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NDP leaves wiggle room for municipalities on ombudsman

The firm handles investigations on behalf of Local Authority Services (LAS), an arm of the Association of Municipalities of Ontario.
Ontario Ombudsman Andre Marin is seen here in December 2012, as he addressed Greater Sudbury city council. Council fired him in 2013, opting instead for the firm Amberley Gavel as its closed-door meetings investigator. Ontario NDP leader Andrea Horwath favours the ombudsman for this role, but has left wiggle room for municipalities who have closed-door meetings investigators other than the ombudsman. File photo.

The firm handles investigations on behalf of Local Authority Services (LAS), an arm of the Association of Municipalities of Ontario.

The Ontario NDP intends to give oversight of the MUSH sector — municipalities, universities, school boards and hospitals — to the ombudsman's office, Horwath said.

But she said her party would have to look more closely at what to do in the case of municipalities such as Greater Sudbury where there's a private-meetings investigator other than Marin.

“I know some municipalities still do have an ombudsman that they have hired and they have engaged, so we'll have to look at the implementation in those situations,” Horwath said.

“I really do believe that the independence that comes with the kind of arms-length relationship is valuable.”

In the weeks before the election was called, Liberal Premier Kathleen Wynne announced that the ombudsman would gain increased oversight powers, including over municipalities.

The office previously was an option as closed door meetings investigator for municipalities.

Horwath also confirmed Sudbury NDP candidate Joe Cimino's earlier statement that the Ontario NDP would fund its one-third share of the $125 million Maley Drive extension and the four-laning of the final 90 kilometres of Highway 69.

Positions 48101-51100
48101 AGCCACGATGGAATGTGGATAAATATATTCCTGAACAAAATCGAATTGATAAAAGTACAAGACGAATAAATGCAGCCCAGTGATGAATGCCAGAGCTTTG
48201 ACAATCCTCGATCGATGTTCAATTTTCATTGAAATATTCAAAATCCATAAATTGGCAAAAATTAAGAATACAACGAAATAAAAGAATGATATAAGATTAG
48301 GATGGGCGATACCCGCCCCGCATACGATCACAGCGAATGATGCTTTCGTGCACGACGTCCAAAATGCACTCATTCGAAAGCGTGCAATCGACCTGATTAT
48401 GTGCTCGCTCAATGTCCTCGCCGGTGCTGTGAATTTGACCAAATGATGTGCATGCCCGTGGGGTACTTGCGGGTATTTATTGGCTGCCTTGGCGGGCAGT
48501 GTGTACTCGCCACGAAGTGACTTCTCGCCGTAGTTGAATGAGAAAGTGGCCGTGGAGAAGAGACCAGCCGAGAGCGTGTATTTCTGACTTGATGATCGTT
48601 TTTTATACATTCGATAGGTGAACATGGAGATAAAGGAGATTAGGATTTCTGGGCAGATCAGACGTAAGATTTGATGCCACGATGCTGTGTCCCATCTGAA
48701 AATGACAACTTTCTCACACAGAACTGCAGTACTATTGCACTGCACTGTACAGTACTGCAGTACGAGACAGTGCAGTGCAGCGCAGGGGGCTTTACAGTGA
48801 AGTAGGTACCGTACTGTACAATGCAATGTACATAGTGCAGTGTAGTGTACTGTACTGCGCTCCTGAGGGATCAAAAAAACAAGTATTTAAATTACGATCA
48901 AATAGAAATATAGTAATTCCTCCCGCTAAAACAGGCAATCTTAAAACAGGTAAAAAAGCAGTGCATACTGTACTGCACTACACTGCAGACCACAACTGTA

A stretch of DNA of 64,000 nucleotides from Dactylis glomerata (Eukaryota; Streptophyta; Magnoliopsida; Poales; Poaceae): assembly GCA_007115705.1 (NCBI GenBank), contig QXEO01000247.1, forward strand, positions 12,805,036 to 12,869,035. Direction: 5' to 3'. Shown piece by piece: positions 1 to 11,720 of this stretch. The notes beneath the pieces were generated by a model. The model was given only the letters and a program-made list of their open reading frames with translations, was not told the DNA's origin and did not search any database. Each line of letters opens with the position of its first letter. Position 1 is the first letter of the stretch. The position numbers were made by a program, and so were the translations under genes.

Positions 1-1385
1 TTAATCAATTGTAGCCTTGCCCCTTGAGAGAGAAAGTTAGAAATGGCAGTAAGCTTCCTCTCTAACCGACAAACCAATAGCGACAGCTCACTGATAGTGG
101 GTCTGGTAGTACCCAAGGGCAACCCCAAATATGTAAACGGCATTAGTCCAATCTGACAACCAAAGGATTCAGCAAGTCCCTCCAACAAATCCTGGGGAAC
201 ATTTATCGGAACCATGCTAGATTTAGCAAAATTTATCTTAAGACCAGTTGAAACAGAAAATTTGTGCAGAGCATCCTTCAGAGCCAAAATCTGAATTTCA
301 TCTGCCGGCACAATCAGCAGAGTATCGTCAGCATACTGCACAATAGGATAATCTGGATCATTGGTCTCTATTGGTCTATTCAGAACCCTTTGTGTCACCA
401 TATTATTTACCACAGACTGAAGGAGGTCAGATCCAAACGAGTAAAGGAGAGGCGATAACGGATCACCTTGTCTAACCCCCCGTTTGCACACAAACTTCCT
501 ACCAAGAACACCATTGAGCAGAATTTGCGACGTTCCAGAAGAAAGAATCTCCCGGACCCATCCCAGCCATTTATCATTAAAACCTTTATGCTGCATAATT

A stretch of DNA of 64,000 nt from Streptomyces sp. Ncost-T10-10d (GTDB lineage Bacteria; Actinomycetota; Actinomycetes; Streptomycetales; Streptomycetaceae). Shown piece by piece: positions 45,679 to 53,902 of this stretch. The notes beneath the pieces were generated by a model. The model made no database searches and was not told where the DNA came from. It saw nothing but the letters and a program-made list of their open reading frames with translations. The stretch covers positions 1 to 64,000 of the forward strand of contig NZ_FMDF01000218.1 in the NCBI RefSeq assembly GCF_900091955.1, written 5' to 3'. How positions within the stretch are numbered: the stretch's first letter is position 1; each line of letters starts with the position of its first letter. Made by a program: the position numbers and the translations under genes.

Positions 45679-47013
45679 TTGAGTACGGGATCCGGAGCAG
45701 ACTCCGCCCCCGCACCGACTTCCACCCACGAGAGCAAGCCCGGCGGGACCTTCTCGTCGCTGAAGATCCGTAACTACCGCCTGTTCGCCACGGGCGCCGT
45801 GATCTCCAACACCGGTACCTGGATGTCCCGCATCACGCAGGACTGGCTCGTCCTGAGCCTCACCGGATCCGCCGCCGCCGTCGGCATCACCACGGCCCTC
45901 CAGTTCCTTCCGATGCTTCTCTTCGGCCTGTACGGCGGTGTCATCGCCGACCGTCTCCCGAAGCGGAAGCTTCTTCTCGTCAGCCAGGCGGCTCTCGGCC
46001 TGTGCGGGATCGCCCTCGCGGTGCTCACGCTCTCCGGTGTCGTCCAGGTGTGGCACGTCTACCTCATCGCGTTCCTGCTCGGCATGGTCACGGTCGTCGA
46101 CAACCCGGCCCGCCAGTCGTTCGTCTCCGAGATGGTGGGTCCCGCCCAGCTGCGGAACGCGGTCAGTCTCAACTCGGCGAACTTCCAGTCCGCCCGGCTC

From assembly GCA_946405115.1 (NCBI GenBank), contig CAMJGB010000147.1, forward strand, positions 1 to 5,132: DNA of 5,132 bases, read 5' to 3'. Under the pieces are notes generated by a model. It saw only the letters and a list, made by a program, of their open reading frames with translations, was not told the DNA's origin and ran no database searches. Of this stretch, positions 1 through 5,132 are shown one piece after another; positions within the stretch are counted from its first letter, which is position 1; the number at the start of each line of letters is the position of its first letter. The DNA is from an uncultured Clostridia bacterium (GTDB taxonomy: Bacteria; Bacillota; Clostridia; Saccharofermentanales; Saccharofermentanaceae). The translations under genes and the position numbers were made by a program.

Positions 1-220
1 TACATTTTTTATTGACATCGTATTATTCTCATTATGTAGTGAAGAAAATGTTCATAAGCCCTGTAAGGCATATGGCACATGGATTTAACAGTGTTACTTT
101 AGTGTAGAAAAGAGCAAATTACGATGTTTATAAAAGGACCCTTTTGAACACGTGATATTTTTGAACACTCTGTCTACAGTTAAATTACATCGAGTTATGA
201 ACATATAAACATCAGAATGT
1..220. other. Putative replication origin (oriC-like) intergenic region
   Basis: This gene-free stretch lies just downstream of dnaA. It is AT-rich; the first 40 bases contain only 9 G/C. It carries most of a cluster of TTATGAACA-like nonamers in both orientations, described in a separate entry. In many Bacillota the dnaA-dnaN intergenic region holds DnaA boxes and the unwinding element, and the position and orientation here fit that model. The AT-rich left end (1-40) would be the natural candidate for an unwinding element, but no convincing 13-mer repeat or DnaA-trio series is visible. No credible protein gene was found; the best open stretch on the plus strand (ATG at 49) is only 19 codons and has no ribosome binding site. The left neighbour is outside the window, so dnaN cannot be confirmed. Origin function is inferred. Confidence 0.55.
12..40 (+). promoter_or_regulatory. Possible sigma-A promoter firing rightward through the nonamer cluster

She said she hopes the federal government will also step up with its share of the Maley funding. “I know the city's anxious to get that project underway, so we're absolutely there,” Horwath said.

Wynne also committed to the province's share of the project in the budget she introduced before the election was called.

Horwath promised to complete the widening of Highway 69 “as soon humanly possible,” and said Cimino “is adamant that can be accomplished, in terms of the actual, physical work, by 2016,” she said.

The Liberals had planned to have the project completed by 2017.

In terms of developing the mining industry in the mineral-rich Ring of Fire region, the NDP said it's committed to the project, but hasn't outlined any specific spending in its budget plan.

For its part, the Liberals have promised to spend $1 billion to build a road to the Ring of Fire region, while the Progressive-Conservatives would enter into a public-private partnership to build the transportation corridor.

Horwath said her party has built in “literally hundreds and hundreds and hundreds of millions of dollars” of contingency funds into its platform that could be used on projects such as the Ring of Fire.

But she said she didn't want to earmark a specific figure for a Ring of Fire transportation corridor because it's not clear if a road or railway should be built.

“One of the things we'll be doing, absolutely, is getting our noses to the grindstone and making a final decision about what that solution is, and then starting to flow funds immediately,” Horwath said.

The Ontario NDP have made some grandiose promises when it comes to an issue that's been a perennial problem in Greater Sudbury — health care wait times.

The party promises to cut ER wait times in half by opening 24-hour family health clinics and introducing nurse practitioners in ERs, eliminate the wait list for acute long-term care beds by adding 1,400 more spaces, and eliminate wait times for seniors with a five-day home care guarantee.

They're planning to accomplish all of this by spending $205 million a year for the next two years, and $215 million a year in the following two years.

When asked if these plans are realistic, given the relatively modest budget, Horwath said she thinks it is.

Last year, the Ontario NDP forced the Liberals to put more money into home care, she said, and it didn't make “a hill of beans of difference,” as it went into raises for CEOs, and wasn't spent on the front lines.

“What we want to make sure we are doing is targeting that money to the most important and urgent areas,” Horwath said.

“We told the Liberals the best thing to do is to target that money to get rid of the wait list. They didn't do that. Well, we will do that.”

Heidi Ulrichsen

About the Author: Heidi Ulrichsen

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